Not true. Within a year of arriving as archbishop of Boston in 1984, Law shuffled Father John Geoghan to yet another parish. By this time Geoghan had been abusing children for 22 years, and Cardinal Law and his officials knew all about it. But nobody told Geoghan's new parishioners at St. Julia's. After abusing more children there, he was removed for treatment, then was assigned once again to St. Julia's, where he preyed on and raped more children. Court allegations say he abused 130 or more children before finally being defrocked in 1998.
A lot of information is now on the table because some of Geoghan's victims won legal access to the archdiocese's files on pedophile priests and The Boston Globe convinced the courts to make those records public. Among the revelations is that the archdiocese, to avoid public scandal, paid off victims of at least 70 pedophile priests in the past 10 years.
Presumably other victims and other newspapers around the country will use the same legal tactics to dig out files on dangerous priests. So the whole story is likely to come out soon. Cardinal Law has promised to report sexual complaints about priests to police. Other bishops will come under pressure to do the same, so the whole culture of silence and the private handling of sex-abuse cases may be ready to crumble.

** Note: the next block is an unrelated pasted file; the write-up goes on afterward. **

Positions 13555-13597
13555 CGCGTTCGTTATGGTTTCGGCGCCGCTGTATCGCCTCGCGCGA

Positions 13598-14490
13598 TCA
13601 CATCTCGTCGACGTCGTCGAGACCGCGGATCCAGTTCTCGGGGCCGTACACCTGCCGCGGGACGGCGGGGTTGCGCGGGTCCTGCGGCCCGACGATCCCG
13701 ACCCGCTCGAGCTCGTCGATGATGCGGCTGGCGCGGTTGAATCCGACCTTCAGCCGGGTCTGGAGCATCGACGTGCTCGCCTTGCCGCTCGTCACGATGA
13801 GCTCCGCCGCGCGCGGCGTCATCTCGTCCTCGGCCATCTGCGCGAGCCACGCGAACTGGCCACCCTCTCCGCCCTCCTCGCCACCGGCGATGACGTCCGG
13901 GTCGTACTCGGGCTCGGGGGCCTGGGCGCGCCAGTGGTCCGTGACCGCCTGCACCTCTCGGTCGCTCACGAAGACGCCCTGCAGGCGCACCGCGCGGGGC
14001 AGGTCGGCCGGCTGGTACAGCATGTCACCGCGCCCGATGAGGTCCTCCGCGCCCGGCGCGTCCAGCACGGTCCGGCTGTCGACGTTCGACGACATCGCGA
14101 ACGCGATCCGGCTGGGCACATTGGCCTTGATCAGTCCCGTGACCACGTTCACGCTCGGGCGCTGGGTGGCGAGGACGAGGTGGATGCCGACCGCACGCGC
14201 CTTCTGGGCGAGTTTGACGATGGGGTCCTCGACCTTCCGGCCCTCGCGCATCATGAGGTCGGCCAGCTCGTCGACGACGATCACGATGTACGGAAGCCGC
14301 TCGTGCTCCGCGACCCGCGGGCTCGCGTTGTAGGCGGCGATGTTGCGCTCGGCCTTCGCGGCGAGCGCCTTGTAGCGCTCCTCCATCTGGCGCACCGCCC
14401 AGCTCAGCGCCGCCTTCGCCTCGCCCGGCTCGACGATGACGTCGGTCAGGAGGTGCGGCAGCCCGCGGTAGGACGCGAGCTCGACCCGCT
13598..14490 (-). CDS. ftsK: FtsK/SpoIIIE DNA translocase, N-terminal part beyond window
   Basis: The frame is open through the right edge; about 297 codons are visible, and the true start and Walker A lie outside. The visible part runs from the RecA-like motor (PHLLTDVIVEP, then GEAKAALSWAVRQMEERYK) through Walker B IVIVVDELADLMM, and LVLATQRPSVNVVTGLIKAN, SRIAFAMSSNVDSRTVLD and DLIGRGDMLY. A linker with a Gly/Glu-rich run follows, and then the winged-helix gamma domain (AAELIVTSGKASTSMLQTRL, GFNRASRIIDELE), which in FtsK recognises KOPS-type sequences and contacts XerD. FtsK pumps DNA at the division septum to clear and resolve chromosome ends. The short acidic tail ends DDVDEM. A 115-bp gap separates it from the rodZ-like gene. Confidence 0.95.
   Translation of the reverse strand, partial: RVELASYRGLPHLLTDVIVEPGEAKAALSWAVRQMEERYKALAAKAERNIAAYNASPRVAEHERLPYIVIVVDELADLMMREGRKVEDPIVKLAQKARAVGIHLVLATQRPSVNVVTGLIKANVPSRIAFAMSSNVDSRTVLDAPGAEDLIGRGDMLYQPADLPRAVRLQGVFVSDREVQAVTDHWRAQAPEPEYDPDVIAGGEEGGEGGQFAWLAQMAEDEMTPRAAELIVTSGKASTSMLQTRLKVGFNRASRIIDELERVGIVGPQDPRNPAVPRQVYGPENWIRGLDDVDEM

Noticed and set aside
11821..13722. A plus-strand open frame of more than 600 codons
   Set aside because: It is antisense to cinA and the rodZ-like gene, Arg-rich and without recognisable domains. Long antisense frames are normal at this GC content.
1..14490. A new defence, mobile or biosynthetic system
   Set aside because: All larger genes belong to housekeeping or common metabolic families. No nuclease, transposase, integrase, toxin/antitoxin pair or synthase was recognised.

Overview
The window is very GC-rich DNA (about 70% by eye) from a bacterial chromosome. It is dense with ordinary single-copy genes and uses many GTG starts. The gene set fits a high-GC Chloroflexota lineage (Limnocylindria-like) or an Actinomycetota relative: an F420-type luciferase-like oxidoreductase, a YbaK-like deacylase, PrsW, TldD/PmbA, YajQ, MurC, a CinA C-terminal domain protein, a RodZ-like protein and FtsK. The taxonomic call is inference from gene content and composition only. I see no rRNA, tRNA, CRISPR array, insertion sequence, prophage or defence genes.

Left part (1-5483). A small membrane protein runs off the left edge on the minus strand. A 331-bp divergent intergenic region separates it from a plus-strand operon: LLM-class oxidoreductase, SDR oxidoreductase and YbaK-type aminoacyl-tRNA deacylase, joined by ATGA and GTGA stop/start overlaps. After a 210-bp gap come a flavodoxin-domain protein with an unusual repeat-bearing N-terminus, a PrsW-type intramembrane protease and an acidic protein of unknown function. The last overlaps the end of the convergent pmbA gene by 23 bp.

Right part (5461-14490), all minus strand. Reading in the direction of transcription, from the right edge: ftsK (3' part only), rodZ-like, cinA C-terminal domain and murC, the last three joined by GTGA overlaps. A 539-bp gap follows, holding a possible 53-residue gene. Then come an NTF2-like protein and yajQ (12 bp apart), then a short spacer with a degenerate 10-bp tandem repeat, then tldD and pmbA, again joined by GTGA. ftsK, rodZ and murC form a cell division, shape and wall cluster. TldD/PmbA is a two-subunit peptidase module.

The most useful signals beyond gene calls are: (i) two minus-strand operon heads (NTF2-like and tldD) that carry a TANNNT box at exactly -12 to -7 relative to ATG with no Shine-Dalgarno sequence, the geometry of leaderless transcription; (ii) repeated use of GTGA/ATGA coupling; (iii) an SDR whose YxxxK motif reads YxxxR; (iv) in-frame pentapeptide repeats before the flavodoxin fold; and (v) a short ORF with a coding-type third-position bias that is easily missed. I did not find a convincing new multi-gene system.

Arguments among Catholics will surely escalate. In general the Catholic left thinks the celibacy rule and the church's patriarchal structure are the culprits. The Catholic right is more protective of celibacy, but thinks the rule has become an attractive shield behind which homosexual pedophiles can enter the church structure and operate freely.
Somewhere in the middle are Catholic psychologists and psychiatrists who think the church does a poor job of screening candidates for the priesthood, and may have set standards much too low when vocations to the priesthood began to plunge in the late '70s. In this view, the church needs a greater effort to weed out sexually immature and psychologically damaged applicants.